Russ Baker explains all it takes is a mindset, and the rest is fairly perfunctory and rote.
In my 20’s, from the Times I believed I was getting “news”; in my 40’s all my super-fine antennae began detecting flies in the punch bowl; the leadup to Iraq confirmed my worst suspicions. It’s now reached the nadir of kitty box liner, since the neocon crazy faction is so apparent throughout the paper.
So, Kwak, that the once-decently readable NY Times has morphed into something horrendous, even given my sister’s defiance of the Science and Arts pages still managing to salvage the rest of the mess. The latest mess is the complete botching of the violence in Syria, no surprise there.
Pau Ryan speaks with a forked tongue, and his blather about cutting goodies with parallel rate increases is DIAMETRICALLY OPPOSED by the Koch boys, who own Ryan like most people own a box of Annie’s Cheddar Bunnies.
For a more enjoyable web access, I suggest the LA Times, even for east coasters….but forget the NY Times, it’s verily a poison pawn on so many levels.
David Brooks didn’t fall for anything. Brooks is a charlatan and political hack himself.
This is Mark Steyn’s cut on where America is going, Paul Ryan’s
budget and an interesting perspective on attempting to budget forecast
for the future:
“…Yet it’s widely agreed that Ryan’s plan is about as far as you can push it while retaining minimal political viability. A second-term Obama would roar full throttle to the cliff edge, while a President Romney would be unlikely to do much more than ease off to third gear. At this point, it’s traditional for pundits to warn that if we don’t change course we’re going to wind up like Greece….. But these comparisons tend to understate the insolvency of America, failing as they do to take into account state and municipal debts and public pension liabilities. When Morgan Stanley ran those numbers in 2009, the debt-to-revenue ratio in Greece was 312 percent; in the United States it was 358 percent. If Greece has been knocking back the ouzo, we’re face down in the vat. …”
I kinda like the broad overview Steyn brings to his thinking and the wit he brings to his writing. ….Lady in Red
“Economics and common sense also teach that the size of a nation’s capital stock – the pool of saved money available for investment and job creation”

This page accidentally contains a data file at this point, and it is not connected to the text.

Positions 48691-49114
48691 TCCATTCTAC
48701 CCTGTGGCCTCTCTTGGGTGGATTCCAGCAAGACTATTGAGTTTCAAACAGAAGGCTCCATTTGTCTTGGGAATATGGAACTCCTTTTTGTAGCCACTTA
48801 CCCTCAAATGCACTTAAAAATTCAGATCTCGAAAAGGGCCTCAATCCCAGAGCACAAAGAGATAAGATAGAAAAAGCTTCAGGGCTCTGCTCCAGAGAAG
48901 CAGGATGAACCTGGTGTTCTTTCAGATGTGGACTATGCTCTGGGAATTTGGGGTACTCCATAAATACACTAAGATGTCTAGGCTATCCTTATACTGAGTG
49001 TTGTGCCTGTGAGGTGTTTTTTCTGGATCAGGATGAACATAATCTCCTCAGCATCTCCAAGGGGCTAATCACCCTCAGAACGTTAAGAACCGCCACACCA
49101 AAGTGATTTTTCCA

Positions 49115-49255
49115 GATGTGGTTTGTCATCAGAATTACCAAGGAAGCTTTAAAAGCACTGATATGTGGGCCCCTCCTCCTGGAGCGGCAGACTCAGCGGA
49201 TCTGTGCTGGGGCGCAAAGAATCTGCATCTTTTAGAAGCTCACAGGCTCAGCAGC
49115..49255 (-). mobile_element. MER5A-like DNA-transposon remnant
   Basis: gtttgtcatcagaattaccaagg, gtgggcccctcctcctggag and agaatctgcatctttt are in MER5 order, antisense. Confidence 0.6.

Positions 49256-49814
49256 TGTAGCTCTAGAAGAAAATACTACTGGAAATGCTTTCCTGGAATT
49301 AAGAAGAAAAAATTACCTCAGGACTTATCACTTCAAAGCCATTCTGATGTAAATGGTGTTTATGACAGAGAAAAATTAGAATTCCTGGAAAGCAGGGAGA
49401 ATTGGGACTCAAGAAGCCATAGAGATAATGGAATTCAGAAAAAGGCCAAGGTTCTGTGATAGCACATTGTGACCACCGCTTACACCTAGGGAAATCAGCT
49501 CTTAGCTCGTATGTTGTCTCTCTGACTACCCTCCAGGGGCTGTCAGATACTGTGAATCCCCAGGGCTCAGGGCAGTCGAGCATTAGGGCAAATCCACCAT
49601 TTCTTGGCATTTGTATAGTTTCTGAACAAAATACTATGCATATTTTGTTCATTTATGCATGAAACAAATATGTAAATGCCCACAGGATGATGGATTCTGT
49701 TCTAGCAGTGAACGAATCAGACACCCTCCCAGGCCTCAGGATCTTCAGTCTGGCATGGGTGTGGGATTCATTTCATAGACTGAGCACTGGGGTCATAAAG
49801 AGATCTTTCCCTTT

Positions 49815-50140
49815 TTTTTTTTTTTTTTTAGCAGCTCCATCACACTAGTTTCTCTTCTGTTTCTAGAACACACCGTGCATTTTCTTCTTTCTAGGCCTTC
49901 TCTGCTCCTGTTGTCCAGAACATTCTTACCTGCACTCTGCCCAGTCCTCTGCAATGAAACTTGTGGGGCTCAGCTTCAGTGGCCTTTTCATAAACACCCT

Another guy who doesn’t understand the difference between real and financial capital. Woe is us!
No way to pay back the TOXIC derivatives that got put into *commercial* banks accounts – face the FACTS.
They leveraged 100 to 1 to bankrupt town and state budgets by throwing everybody out on the streets after taking all the payments and downpayments and TAXES paid over years – meaning that $$$$ PAID into mortgages by the stupid schmucks who *failed* at homeownership – did not even buy them a piece of the house – if 40% was paid into the total before they went into the wood chipper as an unclean and unwanted *worker* and were foreclosed upon, do they get to collect 40% of the rent?
And PULEEZE don’t bring up the sub-prime monkey see monkey do white trash arm of the whole MESS – the rot was at the TOP and trickled down to the *enronista* arm of the *service economy*….
This was the biggest rip-off in the history of the world and trust me, it has a very FINITE life span left…capitalism where YOUR money does not buy you anything – no ownership rights – because some master of the universe – at 100 to 1 leverage – just used YOUR *savings* to wipe you off the economic map…
Just the facts, Ma’am….
Yup, USA sure is a *safer* place now, more *moral*, healthy, and reaching full potential within this economy – trot in the multi-trillion $$$$ created Jem’Hadar to *go syria* on anyone who *sees* otherwise…
Some countries would not exist (GREECE is not one of them, btw) if there was a halt to GLOBAL Ponzi schemes – trying to convince USA that it’s us – yeah, good luck with that head game…
paddler: a change to tax capital gains as ordinary income would not hurt you much, assuming that your current income is interest and dividends, which are already pretty much counted like ordinary income.
There is a certain amount of a need to protect people from having to pay income tax on the inflation on the value of their home when they sell it. If I’ve got an asset that I had to pay for over 30 years, and its value has kept up with inflation for 30 years, and I want to sell it to buy an asset of comparable value, I’m going to take an enormous hit for the cost basis adjustment. On the other hand, it probably makes more sense to have a generic mechanism for making or avoiding cost basis adjustments if you tax capital gains as ordinary income; adjusting the investments in your retirement portfolio shouldn’t mean that you pay all of the taxes then, rather than as you get the money out.
“…Like David Brooks before him, Stewart has fallen into the trap of believing that Paul Ryan is something other than a charlatan and a political hack….”
Wouldn’t such a realization by Brooks raise the possibility of his having a similar, but ego-shattering, realization upon catching his own reflection in a mirror?
@Woop – only a man who actually likes women, in general, knows how to cut through a lot of her sturm und drang with subtle, I’m-with-you humour
“….Annie’s Cheddar Bunnies…”
From wiki – “…Sturm und Drang (German pronunciation: [ˈʃtʊʁm ʊnt ˈdʁaŋ], conventionally translated as “Storm and Stress”) is a proto-Romantic movement in German literature and music taking place from the late 1760s through the early 1780s, in which individual subjectivity and, in particular, extremes of emotion were given free expression in reaction to the perceived constraints of rationalism imposed by the Enlightenment and associated aesthetic movements….”
And they’re going to pump and dump Annie’s stock – go figure…then *short* it, then the vulture’s come in to creatively destroy it – pretty much the history of anything *organic*, so far…
All *isms* fall apart when confronted with the FACT that every human being has the right to make their lives less miserable through HONEST WORK.
Slamming down the financial security and future of the *middle class* below the global war lords, drug lords and slave lords is iniquity. A clear cause for a Just War….